27:1-28:16. JOURNEY TO ROME.
P  N1  27:1-44. Caesarea to Melita.
   N2  28:1-16. Melita to Rome.

N1  O  1-3. Julius treats Paul kindly.
     P  4-41. Voyage and tempest.
    O  42,43. Julius saves Paul.
     P  44. All escape to land.

Acts 27)

1 And as it was decided that we should sail into Italy, they were delivering Paul and certain other prisoners to a centurion of an Augustan cohort (more than one legion is said to have born that name), by name Julius.
2 And having embarked upon a ship of Adramyttium (a city in Mysia, in the province of Asia, at the head of the gulf of that name), we launched, being about to sail by the coasts of Asia; one Aristarchus (see 19:29; 20:4. He and Luke could only have been allowed on board as Paul's servants), a Macedonian of Thessalonica, being with us.
3 And the next day we landed at Sidon (the great port of Phoenicia about 70 miles north of Caesarea. The wind therefore must have been favorable, south-south-west). And Julius kindly using Paul, and gave him liberty to go to his friends to obtain their care.

P  p1  4-8. Sidon to Fair Havens.
     q1  9,10. Paulo. Admonition.
   p2  11-20. To Claudia. Tempest-driven.
     q2  21-26. Paul. Encouragement.
   p3  27-29. Drawing near to land.
     q3  30,31. Paul. Warning.
   p4  32. The boat abandoned.
     q4  33-38. Paul. Encouragement.
   p5  39-41. The ship aground.

4 And when we had launched from there, we sailed under (i.e. under the lee of) Cyprus, because the winds were contrary.
5 And when we had sailed across the sea which is along Cilicia and Pamphylia, we landed at Myra, a city of Lycia.
6 And there the centurion found a ship of Alexandria sailing into Italy (Egypt was the granary of the ancient world, and this was a corn ship, bound for Italy); and he caused us to embark therein.
7 And sailing slowly in many days (after leaving the lee of Cyprus, the wind, hereto astern, would now be on their port bow, and as an ancient ships had not the same facility in tacking as modern ones, they could not sail as "near to the wind", not nearer than seven points, it is believed. But illustrations on coins, &c., show that the ancients understood quite well to arrange their sails so as to "beat to windward"), and were come with difficulty over against Cnidus (an important city, situated at the extreme south-west of Asia Minor. Referred to in 1 Macc. 15:23), the wind not suffering us, we sailed under Crete (know also as Candia. Salmone was its eastern cape), over against Salmone;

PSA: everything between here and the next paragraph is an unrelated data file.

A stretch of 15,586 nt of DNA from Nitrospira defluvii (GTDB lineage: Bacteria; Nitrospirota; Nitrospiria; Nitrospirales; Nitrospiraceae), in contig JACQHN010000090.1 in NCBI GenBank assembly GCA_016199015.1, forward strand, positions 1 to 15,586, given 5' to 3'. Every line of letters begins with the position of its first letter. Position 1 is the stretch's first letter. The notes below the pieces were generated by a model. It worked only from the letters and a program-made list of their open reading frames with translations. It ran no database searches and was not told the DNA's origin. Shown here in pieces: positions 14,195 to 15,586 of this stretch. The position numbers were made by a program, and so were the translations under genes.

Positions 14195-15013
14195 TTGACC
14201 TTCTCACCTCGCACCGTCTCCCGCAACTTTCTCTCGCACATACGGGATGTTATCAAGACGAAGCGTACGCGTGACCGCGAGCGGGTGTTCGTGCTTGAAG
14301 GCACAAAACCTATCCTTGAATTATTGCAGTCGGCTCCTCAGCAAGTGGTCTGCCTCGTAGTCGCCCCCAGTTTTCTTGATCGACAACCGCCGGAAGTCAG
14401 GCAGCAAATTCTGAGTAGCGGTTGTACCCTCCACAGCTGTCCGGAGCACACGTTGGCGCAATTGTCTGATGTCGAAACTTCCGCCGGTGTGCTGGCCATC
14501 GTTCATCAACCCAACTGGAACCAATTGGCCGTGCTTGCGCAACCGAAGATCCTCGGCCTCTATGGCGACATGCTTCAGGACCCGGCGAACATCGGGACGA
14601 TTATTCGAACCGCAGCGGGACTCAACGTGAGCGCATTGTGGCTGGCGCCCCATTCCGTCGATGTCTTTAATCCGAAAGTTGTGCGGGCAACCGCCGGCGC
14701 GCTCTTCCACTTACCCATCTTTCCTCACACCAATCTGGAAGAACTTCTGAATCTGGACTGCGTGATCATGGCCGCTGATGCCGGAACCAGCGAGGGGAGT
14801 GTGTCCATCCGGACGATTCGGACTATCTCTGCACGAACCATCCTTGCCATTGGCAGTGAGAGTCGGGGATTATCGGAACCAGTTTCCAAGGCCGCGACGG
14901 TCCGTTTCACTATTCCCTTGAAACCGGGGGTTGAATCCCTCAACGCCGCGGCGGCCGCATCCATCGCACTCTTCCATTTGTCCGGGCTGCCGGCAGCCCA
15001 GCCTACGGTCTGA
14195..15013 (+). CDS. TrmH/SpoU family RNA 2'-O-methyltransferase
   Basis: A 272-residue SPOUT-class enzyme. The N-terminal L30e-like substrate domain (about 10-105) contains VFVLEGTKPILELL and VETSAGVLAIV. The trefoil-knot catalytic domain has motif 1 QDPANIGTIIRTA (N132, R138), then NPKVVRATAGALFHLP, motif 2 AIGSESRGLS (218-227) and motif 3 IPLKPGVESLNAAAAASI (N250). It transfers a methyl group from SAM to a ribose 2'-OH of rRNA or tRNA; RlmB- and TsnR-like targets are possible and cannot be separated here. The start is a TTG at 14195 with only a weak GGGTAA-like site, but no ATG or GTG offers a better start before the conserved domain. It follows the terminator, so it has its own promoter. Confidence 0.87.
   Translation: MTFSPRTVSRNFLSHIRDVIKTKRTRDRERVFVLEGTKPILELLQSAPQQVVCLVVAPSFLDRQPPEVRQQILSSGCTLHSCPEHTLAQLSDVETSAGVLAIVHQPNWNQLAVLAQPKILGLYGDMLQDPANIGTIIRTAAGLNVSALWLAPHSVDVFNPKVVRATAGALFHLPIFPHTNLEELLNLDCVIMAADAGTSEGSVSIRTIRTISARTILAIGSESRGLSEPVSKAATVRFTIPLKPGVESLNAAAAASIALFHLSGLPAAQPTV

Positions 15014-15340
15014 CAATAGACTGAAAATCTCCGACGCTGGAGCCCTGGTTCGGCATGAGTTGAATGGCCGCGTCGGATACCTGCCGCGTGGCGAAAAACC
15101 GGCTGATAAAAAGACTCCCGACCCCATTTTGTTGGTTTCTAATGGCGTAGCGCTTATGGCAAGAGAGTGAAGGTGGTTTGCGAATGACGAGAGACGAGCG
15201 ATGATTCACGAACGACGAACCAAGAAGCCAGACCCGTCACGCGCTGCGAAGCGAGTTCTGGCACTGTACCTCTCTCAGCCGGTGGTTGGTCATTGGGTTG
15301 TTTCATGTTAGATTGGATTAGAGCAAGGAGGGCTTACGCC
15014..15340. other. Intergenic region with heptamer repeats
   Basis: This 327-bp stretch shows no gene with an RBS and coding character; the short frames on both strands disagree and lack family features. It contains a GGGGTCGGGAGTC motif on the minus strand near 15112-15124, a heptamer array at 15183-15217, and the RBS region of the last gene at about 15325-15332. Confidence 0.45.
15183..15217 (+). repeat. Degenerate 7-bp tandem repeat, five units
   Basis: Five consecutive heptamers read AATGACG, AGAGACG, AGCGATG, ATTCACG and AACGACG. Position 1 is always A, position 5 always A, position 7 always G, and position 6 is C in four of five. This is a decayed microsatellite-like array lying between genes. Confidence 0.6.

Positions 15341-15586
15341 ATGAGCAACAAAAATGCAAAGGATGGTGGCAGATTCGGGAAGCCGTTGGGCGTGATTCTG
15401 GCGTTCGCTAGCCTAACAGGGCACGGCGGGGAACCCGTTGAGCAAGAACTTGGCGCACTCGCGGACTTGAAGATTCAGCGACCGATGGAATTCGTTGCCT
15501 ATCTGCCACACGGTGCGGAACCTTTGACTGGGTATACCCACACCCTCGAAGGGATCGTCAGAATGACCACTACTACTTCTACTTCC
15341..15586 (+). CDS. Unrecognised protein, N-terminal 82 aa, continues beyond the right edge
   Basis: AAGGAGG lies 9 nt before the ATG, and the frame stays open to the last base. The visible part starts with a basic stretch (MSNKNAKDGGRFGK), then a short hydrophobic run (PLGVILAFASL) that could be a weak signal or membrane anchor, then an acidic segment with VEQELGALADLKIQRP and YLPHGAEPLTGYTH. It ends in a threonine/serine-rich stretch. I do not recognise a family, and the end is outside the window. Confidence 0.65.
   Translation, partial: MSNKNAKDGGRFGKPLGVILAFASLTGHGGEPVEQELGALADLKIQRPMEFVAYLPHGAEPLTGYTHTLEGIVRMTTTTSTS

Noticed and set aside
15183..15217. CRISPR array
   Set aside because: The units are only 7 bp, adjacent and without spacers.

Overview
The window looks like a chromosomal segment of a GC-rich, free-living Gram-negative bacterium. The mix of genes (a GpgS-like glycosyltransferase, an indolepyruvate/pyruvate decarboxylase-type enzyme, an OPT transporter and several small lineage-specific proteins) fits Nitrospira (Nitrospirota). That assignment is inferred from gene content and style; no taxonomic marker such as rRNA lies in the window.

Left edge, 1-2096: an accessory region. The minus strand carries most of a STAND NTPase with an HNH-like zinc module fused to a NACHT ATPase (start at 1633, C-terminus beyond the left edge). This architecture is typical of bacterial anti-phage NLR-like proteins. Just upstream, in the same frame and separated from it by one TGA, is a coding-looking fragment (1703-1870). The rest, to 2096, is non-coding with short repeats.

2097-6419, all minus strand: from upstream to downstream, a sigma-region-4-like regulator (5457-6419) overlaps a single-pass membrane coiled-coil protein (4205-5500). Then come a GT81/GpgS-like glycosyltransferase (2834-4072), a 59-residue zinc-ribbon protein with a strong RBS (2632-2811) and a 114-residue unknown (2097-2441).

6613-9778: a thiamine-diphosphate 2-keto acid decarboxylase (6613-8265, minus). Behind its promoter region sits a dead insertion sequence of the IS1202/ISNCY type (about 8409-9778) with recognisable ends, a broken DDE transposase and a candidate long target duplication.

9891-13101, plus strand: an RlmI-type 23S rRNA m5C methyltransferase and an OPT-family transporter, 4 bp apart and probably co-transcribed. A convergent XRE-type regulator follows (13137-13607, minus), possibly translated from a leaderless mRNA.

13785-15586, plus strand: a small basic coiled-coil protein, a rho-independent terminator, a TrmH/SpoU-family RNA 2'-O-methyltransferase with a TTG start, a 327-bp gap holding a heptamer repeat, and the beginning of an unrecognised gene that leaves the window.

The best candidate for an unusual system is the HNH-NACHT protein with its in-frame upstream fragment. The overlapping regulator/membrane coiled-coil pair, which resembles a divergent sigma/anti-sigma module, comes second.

8 And, hardly passing it (they has difficulty in weathering the point), came to a place which is called Fair Havens (it bears the same name still today); near to where was the city of Lasea.

9 Now when much time was passed, and when sailing was already dangerous, because the fast (i.e. the 10th of the seventh month, the day of Atonement, about Oct. 1st) was already past, Paul admonished them,
10 And said to them, "Sirs, I perceive that this voyage is about to be with hurt and much loss, not only of the cargo and ship, but of our lives also."

11 But the centurion (he was in authority, being on imperial service) believed the steersman and the shipowner, more than those things which were said by Paul.
12 And because the haven was not well situated for wintering, the more part gave their decision to depart from there also, if at least they might attain to Phenice (at the western end of the island), and there to winter; which is a haven of Crete, looking toward the south-west wind and north-west wind. (The meaning is that the harbor looked in the same direction as that in which these winds blew, i.e. north-est and south-east, as in the R.V.)
13 And when the south wind blew softly, supposing that they had obtained their purpose, weighing anchor there, they sailed close by Crete.
14 But not long after there beat down from it (i.e. Crete) a typhoon wind, called Euroclydon. (means north-north-east wind. But if so, it would hardly have been introduced by the words "which is called". It was evidently a hurricane, not uncommon in those waters, and called Euroclydon" locally and by the sailors.)
15 And when the ship was caught, and could not face (lit. look in the eye of) the wind, we let her drive. (Lit. giving her up we were driven [born along])
16 And having run under the lee of a certain small island which is called Clauda was due south of Phenice, we had much work (lit. with difficulty were we strong) to become masters of the skiff:
17 Which when they had taken up, they used helps, undergirding the ship (the process of passing a cable or chain round a ship to prevent her going to pieces is called "frapping"); and, fearing lest they should fall into the quicksands (there are 2 gulfs on the north coast of Africa, full of shoals and sandbanks, called Syrtis Major and Syrtis Minor. It may be the former of these, now Sidra, into which they were afraid of being driven), struck sail (lit. having lowered the gear), and so were driven.